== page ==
Once again, I’m sorry for being less active on this blog than in previous years. I will work hard to change that in 2023 and bring you posts more frequently. In the meantime, thank you for continuing to visit this site. I never imagined my content would reach thousands of people worldwide. If you enjoy my work, please visit my second blog, Autistic Blogger Creates – Creative Works by The Autistic Blogger (, where I talk about some of my previous writing projects. And my YouTube Channel, where I make video content: GeoStar The Autistic Vlogger – YouTube.

If you have any questions, please leave me a comment – I’ll be more than happy to answer them. And, until next time, stay tuned.

General, Updates

October 5th (2022) Update

Hello everybody, this is George Harvey (aka The Autistic Blogger). I just wanted to give you a quick update on what’s been happening with me and where I currently stand with this blog.

Firstly, I understand that new content has been rather scarce this past year. I’ve been busy working on other projects that haven’t necessarily been Autism-related. There was my first blind-reaction video, which I uploaded last June. After that, I was involved in my latest drama production. And then, I watched two seasons of an anime series, Sword Art Online, which resulted in me writing my longest review to date (see my previous post). As mentioned before, I might discuss this and other reviews in more detail on Autistic Blogger Creates. I’m also looking to create more video content, which will inevitably take time away from this blog.

That being said, I’m not going to stop writing Autism-related content. I still check my blog’s status regularly, and it always makes me happy to see so many people enjoying my posts. I want to keep giving back to them and make a difference wherever possible. 

So what does this mean exactly? Well, I do have plans for what I want to write for this blog. I’m just not sure how frequently I’ll be able to post. I’m currently experimenting with new kinds of online content, and I want to make sure I give it the attention it needs. But I also don’t want to neglect everything else. Rest assured, whenever I do post something new, I will make sure it’s worth your time.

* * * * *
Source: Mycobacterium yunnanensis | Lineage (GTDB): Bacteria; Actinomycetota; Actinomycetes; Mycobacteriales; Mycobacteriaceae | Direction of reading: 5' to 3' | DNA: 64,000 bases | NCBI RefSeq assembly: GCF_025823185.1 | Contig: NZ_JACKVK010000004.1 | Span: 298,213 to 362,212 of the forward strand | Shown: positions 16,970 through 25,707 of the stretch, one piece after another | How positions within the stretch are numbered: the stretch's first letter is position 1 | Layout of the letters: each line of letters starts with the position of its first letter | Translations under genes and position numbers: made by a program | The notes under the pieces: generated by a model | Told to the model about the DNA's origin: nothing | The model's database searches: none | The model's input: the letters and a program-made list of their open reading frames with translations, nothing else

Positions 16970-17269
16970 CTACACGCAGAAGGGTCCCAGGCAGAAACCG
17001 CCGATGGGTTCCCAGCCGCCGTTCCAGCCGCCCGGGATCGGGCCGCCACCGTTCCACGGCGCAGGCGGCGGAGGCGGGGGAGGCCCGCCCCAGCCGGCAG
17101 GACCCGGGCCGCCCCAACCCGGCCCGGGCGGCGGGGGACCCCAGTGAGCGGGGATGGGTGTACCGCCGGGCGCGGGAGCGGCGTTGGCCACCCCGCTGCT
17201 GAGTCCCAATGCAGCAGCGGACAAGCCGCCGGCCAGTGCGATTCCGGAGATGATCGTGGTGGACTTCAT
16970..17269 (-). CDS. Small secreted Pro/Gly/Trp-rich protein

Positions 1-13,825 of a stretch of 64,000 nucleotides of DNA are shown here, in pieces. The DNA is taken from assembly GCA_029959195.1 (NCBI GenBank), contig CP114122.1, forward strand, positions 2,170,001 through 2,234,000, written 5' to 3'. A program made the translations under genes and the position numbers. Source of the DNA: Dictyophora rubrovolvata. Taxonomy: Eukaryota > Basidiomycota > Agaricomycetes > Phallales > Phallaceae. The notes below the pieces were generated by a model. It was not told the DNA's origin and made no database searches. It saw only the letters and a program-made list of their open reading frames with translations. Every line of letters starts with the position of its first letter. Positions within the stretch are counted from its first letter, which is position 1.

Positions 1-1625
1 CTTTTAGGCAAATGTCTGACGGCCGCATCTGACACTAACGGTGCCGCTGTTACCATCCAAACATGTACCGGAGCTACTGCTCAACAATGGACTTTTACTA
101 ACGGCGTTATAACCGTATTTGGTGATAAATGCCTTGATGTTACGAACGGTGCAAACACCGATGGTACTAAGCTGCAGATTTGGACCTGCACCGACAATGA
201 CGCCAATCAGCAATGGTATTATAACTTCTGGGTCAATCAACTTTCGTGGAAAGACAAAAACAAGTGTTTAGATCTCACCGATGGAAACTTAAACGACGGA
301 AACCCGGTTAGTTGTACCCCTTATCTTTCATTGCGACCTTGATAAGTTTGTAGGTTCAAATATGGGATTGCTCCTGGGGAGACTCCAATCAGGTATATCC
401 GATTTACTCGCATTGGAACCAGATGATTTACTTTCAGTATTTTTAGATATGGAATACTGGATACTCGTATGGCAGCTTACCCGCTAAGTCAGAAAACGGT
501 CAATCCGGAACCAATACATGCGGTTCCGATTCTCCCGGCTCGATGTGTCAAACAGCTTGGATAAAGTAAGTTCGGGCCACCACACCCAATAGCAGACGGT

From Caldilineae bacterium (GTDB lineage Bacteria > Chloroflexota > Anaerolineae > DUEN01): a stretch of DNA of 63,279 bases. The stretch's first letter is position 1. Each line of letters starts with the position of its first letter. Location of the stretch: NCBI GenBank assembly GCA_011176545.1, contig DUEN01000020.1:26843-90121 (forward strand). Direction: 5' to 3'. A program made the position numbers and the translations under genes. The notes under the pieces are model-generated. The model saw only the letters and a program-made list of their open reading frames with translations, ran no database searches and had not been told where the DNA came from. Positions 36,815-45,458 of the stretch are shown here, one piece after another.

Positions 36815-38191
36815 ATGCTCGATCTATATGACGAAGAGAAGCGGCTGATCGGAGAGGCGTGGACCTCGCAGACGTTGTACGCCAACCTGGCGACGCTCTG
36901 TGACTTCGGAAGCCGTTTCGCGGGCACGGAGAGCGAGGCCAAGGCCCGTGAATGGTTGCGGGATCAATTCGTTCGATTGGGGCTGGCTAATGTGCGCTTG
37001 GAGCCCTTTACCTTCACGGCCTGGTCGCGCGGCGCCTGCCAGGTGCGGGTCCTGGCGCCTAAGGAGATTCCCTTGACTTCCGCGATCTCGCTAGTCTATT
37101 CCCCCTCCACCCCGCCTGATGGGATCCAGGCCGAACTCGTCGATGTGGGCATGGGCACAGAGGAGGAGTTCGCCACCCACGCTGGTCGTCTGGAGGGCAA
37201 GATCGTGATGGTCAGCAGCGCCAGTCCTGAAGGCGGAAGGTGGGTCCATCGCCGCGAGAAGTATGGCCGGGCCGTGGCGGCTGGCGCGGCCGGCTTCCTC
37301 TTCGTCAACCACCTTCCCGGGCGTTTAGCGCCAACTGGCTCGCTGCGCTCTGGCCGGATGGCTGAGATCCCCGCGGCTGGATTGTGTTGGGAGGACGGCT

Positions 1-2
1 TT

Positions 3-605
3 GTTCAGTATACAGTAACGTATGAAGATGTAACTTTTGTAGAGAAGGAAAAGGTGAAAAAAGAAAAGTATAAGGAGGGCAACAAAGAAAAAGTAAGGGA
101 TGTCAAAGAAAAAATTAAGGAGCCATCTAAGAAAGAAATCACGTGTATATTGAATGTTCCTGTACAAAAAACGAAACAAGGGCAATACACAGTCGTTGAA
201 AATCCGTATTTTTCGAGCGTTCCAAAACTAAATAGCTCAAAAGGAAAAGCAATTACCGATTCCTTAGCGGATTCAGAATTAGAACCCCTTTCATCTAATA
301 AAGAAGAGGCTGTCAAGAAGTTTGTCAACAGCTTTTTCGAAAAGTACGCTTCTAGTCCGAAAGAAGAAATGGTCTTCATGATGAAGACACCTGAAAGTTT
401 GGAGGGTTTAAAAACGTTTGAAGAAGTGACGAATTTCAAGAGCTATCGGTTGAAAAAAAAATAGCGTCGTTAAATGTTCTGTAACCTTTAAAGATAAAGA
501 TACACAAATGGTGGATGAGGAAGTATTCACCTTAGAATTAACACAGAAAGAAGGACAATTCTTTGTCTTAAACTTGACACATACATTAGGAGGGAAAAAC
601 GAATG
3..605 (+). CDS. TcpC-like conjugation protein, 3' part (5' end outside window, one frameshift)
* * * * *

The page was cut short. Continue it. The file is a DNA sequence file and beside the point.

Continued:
That’s all I have to say for now. If you have any questions, please leave me a comment – I’ll be more than happy to answer them. And, until next time, stay tuned.

See also:

GeoStar The Autistic Vlogger – YouTube

Autistic Blogger Creates – Creative Works by The Autistic Blogger (

Anime Reviews, General DVD Reviews, Reviews

The Review Too Long for Amazon

Sword Art Online: Alicization War of Underworld – Part 2

Back in 2019, I watched Sword Art Online: Ordinal Scale for the first time. After two incredible seasons, with some of the most true-to-life characters I’d ever seen, I thought the franchise couldn’t get any better. Then this movie was released, and it defied my expectations. The action was thrilling, the gaming mechanics were well-integrated, and the heart of the series was on full display, with numerous callbacks, epic battles and passionate relationships. I even went so far as saying this movie was everything the franchise had ever been building towards. As it turns out, though, I was wrong – I was wrong about everything. Why? Because this volume right here – the grand finale to a 7-part saga that’s covered two whole seasons – THIS is the climax everyone has been waiting for. How is War of Underworld Part 2 the grandest thing to ever come out of SAO? Let’s start with the story.

As war rages on in the Dark Territory, Alice is separated from the human army. Many of her allies attempt to save her, but their efforts are slowed by a seemingly endless supply of red knights – players who’ve been fooled into thinking Underworld is a hack and slash game. Reinforcements soon arrive, with 2000 Japanese players (including Asuna’s friends) joining the fight. Unfortunately, they’re still heavily outnumbered. With Alice’s safety vital to Underworld’s survival, and Rath still dealing with invading mercenaries, their last hope may be to revive a fallen warrior: the duel-wielding black swordsman, Kirito.

Before I get into the bulk of this review, I need to clarify something. As much as I enjoyed this volume, I can’t honestly say it’s flawless. When looking at its aspects together, it’s easy to see which ones were given less attention. One example is the plot. At its core, the story has two primary goals. The first is finding a way to revive Kirito so he can fight for the human army. The other is making sure Alice escapes to the real world safely. Both goals have incredibly high stakes when you consider the consequences of failing. But they’ve also been in place since the start of the season. At this point, their outcomes feel inevitable. Also, while the plot points in-between are engaging in their own right, not everything contributes to these end goals. Instead, they feel more like they’re needlessly drawing out the story.